Declining values in recent months mean that values in Whangarei are now 2.8 percent below the same time last year, and Queenstown Lakes values are 1.5 percent below the same time last year.
See the full regional details from QV's report below.
QV’s Residential Price Index for August shows that property values in the Auckland region are just beginning to stabilise, although have dropped by 0.7% since March this year. In contrast, values increased by 6.7% in the 7 months to March. Consequently, values now sit 5.9% above the same time last year, but 2.4% below the market peak of late 2007.
Glenda Whitehead of QV Valuations said; “Values in the Auckland region’s residential market now appear to levelling, although it is too soon to tell whether this is the end of the downward trend which has persevered since March”.
“August activity remained light and caution prevails, but we are seeing early signs that home owners are gearing up to make decisions. We suspect many are assessing their options and actively seeking information, as we have noticed a recent in increase in Market Valuation reports by QV’s registered valuers”
Ms. Whitehead said. “Some home owners are taking advantage of readily available builders, planning extensions and alterations to their existing homes. While this data is not fed into the QV index, it is a sign that home owners view the property market positively enough to believe the cost of renovations will be recouped in the future. Cost and added-value differ, but those we speak to are making long-term decisions whilst enjoying a higher quality home in the short-term. This activity is obviously only being undertaken by those in secure employment and with good levels of equity in their homes” Ms. Whitehead said.
“The North Shore market remains patchy, with no push from buyers. The time taken to sell a property remains extended, with agents reporting low activity levels. However, we believe pre-approvals and requests for refinance are on the rise, a possible signal of a pending bounce in the spring market” Ms. Whitehead said.
“Auckland City is characterised by general lack of confidence. Higher quality properties are still faring reasonably well and some good prices are still being achieved when the right buyer finds the right property. Buyers appear more demanding of quality, and are overlooking properties that have any negatives” Ms. Whitehead said.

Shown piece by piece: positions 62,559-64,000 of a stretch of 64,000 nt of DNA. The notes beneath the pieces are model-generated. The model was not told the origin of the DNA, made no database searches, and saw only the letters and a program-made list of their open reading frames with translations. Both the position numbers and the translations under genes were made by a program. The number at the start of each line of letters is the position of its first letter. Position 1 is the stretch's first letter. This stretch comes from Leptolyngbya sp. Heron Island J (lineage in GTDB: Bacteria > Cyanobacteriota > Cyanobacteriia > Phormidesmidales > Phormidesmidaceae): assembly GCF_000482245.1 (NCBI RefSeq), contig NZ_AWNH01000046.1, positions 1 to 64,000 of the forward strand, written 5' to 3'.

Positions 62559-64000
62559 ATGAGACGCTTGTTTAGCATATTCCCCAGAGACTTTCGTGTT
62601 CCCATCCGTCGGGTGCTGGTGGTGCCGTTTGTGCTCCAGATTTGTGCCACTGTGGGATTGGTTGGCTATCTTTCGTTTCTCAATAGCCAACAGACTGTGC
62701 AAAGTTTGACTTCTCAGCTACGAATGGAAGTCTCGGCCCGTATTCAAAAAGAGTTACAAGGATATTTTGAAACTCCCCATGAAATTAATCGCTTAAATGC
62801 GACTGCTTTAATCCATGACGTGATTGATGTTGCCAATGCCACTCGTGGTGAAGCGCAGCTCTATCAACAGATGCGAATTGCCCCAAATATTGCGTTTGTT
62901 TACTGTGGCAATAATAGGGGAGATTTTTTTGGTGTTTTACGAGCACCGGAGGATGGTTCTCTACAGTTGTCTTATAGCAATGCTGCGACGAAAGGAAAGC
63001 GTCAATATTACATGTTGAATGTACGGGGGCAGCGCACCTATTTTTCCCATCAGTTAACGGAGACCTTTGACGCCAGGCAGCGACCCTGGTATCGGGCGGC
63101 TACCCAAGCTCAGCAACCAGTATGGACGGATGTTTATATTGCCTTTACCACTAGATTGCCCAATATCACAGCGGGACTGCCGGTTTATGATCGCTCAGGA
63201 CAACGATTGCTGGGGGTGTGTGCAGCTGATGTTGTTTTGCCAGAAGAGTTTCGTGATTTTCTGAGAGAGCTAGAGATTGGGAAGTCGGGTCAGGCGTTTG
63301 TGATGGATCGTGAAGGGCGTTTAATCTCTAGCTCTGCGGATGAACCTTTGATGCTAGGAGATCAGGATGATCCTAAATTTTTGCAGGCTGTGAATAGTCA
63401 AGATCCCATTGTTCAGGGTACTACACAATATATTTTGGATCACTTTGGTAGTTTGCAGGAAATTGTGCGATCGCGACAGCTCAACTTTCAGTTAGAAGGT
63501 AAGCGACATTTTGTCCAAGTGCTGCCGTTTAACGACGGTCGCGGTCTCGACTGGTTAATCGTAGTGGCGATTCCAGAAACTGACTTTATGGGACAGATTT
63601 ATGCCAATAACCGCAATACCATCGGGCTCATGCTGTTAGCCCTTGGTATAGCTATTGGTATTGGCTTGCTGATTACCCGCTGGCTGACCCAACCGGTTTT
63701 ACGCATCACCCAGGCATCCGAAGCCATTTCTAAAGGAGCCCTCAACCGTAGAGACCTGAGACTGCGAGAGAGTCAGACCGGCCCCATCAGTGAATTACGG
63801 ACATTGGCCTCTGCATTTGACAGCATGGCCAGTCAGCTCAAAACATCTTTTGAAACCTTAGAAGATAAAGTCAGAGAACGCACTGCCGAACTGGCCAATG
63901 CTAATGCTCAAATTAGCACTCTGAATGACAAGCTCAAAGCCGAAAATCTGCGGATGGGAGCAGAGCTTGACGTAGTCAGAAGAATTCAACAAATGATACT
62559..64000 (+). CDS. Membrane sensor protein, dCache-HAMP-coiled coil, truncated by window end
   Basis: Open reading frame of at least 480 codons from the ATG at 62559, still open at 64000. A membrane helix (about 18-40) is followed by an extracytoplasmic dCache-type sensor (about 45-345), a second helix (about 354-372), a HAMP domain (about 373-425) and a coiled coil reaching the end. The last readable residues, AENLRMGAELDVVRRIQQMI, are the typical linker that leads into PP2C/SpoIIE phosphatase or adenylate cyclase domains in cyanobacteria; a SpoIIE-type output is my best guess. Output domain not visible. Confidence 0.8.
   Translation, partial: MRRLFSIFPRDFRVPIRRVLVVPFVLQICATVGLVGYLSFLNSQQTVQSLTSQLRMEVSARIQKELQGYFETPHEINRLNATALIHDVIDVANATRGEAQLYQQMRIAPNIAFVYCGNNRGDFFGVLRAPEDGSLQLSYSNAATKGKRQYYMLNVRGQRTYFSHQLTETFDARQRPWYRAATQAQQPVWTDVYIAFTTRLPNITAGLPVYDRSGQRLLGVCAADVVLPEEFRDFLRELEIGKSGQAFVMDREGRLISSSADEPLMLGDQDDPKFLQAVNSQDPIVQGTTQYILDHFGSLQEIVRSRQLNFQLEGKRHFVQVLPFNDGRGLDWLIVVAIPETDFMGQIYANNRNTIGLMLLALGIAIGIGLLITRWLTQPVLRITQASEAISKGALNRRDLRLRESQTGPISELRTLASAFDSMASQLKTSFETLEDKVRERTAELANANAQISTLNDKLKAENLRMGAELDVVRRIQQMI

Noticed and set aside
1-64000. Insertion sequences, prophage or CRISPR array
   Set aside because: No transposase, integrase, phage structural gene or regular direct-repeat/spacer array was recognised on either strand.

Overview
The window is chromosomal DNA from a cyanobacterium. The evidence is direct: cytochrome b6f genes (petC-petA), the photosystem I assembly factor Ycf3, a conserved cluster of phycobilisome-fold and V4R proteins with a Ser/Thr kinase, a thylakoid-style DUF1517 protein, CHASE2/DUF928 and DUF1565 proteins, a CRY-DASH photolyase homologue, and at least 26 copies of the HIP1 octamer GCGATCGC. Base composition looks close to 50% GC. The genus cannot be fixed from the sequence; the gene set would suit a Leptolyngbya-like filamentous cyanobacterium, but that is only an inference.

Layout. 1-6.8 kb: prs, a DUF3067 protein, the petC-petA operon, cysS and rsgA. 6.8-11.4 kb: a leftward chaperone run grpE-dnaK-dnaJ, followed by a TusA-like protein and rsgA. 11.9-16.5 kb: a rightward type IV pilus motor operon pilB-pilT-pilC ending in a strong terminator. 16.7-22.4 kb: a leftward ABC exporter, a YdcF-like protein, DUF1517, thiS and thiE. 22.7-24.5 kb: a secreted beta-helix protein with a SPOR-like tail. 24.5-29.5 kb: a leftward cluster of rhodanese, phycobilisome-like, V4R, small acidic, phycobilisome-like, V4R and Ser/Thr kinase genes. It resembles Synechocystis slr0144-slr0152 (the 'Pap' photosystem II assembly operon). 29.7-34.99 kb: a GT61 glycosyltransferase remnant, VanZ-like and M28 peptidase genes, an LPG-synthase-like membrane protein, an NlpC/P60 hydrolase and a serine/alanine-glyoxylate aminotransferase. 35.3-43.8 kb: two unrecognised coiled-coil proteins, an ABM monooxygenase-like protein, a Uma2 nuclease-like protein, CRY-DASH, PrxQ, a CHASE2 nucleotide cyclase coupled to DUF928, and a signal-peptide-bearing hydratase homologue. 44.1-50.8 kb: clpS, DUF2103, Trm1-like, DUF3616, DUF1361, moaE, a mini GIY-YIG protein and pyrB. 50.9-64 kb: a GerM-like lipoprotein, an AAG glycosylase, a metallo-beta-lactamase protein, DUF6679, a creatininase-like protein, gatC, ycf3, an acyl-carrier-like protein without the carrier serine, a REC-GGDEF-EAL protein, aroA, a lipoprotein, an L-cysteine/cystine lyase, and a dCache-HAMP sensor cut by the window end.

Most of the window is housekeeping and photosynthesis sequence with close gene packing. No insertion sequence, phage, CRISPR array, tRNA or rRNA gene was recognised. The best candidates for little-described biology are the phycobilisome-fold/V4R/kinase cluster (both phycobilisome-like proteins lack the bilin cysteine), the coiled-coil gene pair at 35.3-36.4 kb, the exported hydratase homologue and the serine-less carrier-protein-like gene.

“Activity in West Auckland remains subdued and buyers remain cautious, as in other parts of the region. Many home owners are refinancing their existing situation. Of the homes that are selling, those that are upgraded and well located tend to be the ones that find a buyer” Ms. Whitehead said.
“Activity in the South and South East market also remains subdued. Values do however appear to be relatively steady with fewer listings and fewer sales. The lower end of the market, sub $300,000, now appears to have become more attractive to investors, reflecting improved yields. But again, buyers remain cautious. Anecdotally, activity in the $400-600k bracket seems limited.
Uncertain economic conditions continue to dampen confidence” Ms. Whitehead said. QV’s Residential Price Index is calculated using sales data from the 3 months leading up to the month being reported. It is not the same as the average sales price, which fluctuates in line with the mix of properties selling in upper or lower price brackets. The average sales price for the Auckland region in July was $535,918.
QV’s Residential Price Index for August shows that property values in Hamilton are slowly easing.
Unlike most other major centres, Hamilton did not experience significant value recovery from mid to late 2009. Subsequently, values are now 1.5% below the same time last year, and 10.4% below the market peak of 2007.